March 4, 2006
Another view of the east side of the Perry square shows some of buildings that have been demolished. A gaping hole remains where the Palace Cafe and the Annex once stood. (Photo courtesy of the Brace Smith estate)
When this series on the four sides of our downtown square began a few days ago, I had no intention of letting it get out of hand, and it hasn't. Until now, at least. Many friends have mentioned businesses they knew that once flourished on the square, but are now gone. Most of them were on the east side of the square. I tried to explain that this was a list of stores that existed in 1940, but I do not think everyone heard me. So be it. We'll continue with what we have, and hope that all of you understand. For now, on with the list. We left off with some remarks about the Roxy Theater, next door to Foster's Corner Drug, one of the few still where it used to be.
Next door south of the Roxy was Kraemer's Shoe Store. The business was operated by Mr. and Mrs. E.O. Edson, and it was quite a draw for adults and children. Mrs. Edson was the former Marguerite Kraemer, daughter of A. Kraemer, who founded the business at the opening of the Cherokee Strip in 1893. The Kraemer store gave away baby rabbits to children at Easter time.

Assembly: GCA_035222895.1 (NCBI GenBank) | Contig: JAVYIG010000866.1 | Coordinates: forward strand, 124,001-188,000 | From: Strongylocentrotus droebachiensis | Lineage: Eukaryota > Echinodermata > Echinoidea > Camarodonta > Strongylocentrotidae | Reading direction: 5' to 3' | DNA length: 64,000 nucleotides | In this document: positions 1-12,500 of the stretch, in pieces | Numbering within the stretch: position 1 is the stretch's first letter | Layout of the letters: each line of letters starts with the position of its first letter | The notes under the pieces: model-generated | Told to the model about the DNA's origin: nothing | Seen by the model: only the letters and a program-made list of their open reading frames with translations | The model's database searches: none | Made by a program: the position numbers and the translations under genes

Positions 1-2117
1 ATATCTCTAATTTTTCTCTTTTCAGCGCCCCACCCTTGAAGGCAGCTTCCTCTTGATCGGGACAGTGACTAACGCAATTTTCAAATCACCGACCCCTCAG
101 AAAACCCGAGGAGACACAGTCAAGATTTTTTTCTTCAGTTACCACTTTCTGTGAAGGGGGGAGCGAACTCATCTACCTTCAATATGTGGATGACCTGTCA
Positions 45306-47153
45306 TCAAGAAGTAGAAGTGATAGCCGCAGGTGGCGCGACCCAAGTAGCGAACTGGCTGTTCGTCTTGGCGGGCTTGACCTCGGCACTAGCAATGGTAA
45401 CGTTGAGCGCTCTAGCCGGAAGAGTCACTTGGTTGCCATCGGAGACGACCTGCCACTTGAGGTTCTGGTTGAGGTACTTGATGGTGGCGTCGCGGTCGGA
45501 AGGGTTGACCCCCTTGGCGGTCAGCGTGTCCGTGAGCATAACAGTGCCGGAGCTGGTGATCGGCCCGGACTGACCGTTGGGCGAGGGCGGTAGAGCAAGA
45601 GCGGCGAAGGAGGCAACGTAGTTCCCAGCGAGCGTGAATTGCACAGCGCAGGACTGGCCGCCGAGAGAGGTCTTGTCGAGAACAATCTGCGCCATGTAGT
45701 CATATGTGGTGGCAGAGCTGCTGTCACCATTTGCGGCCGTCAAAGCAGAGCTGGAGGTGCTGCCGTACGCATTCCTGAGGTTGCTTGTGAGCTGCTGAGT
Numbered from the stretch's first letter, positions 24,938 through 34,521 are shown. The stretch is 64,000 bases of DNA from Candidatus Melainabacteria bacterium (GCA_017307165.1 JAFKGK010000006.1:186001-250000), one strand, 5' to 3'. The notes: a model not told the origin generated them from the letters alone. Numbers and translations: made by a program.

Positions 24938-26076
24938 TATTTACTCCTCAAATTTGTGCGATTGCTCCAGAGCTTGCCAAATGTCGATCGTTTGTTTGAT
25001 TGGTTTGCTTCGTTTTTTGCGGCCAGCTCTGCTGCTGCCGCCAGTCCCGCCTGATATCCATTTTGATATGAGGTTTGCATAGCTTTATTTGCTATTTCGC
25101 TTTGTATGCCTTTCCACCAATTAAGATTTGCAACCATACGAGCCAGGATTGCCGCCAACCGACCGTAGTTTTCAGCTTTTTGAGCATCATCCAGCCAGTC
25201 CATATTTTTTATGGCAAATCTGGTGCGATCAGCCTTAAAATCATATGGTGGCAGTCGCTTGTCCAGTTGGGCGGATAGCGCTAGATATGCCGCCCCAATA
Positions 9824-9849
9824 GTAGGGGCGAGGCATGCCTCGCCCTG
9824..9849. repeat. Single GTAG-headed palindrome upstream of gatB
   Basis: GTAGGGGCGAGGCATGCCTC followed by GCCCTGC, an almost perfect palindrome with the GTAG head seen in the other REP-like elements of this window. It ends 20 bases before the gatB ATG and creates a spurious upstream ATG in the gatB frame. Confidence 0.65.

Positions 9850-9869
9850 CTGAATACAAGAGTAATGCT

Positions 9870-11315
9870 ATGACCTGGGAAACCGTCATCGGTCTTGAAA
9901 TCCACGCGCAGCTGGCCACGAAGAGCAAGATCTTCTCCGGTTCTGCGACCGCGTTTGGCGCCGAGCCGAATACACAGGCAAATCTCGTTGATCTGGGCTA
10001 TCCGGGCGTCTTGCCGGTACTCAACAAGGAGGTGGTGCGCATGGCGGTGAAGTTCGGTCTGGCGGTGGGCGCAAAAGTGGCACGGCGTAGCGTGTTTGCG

Just south of the Kraemer store was the Henry Loeffelholz barber shop, and south of that was the memorable Palace Cafe. That also was the home of Perry’s Union Bus Station. You could buy a bus ticket to any place in the U.S. at the Palace. Coffee or Coca-Cola, a sandwich and a dinner at the Palace were considered quite elegant, and many business deals were made there.
Next door south of the Palace was a nickel and dime variety store opened by the affable Jack Smith, then came the H. L. Johnson grocery, operated by the Johnson family. Many "Mom and Pop" grocery stores were in the downtown area, and many were on or near the square. Somewhere in the vicinity were the Annex Theater, the Pacific Cafe, a pool hall, a bowling alley and various other firms. One of them was a four-lane bowling alley. The Annex Theater and several other buildings were razed in the 1960's to clear the way for a proposed renovation.
Other businesses came and moved away on the east side of the square, but perhaps this will give you a sample to savor. On the south end of that side was the Foucart building, and it is still there. Our Chamber of Commerce has offices there, and the PIN TV offices are next door north. The east side also has historic buildings on the east side some of them erected after 1940. The Malzahn building cluster, now called the Heritage Center, is a good example.
Keep several things in mind when remembering the east side. Not all of the businesses in this column were there in 1940. The Moorehead Directory was a good source of information, but if anything has been overlooked it is my own fault, not Moorehead’s. We will have more later on the south and west sides.